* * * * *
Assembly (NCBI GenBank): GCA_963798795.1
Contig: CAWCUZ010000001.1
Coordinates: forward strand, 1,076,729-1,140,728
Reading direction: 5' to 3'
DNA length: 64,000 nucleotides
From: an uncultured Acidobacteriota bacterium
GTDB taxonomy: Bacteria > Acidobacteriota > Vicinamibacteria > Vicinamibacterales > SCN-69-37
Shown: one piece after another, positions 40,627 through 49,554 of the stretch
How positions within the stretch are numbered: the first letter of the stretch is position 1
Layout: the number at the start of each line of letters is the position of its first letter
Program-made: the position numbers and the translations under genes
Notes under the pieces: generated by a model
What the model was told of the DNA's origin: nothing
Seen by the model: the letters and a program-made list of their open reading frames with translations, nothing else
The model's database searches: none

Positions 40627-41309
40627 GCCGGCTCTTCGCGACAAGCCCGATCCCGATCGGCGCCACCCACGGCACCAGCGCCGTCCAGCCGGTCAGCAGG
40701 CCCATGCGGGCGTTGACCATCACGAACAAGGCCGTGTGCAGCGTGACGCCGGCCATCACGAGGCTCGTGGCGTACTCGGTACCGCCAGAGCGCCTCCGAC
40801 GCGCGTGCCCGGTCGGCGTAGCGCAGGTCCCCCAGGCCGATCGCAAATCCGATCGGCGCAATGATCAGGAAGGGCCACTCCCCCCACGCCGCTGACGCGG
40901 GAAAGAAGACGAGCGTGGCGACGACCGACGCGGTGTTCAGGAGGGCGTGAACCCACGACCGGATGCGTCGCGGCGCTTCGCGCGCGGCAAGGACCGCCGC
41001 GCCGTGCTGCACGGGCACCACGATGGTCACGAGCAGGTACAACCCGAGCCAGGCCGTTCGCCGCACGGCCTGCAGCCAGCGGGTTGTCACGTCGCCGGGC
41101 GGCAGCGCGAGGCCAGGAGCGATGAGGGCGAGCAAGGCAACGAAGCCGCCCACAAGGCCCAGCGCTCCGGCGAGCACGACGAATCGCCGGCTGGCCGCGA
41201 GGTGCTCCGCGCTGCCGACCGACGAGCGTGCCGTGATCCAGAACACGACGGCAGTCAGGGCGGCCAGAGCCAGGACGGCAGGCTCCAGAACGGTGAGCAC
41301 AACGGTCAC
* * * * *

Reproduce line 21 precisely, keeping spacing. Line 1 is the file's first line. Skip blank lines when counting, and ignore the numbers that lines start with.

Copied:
41001 GCCGTGCTGCACGGGCACCACGATGGTCACGAGCAGGTACAACCCGAGCCAGGCCGTTCGCCGCACGGCCTGCAGCCAGCGGGTTGTCACGTCGCCGGGC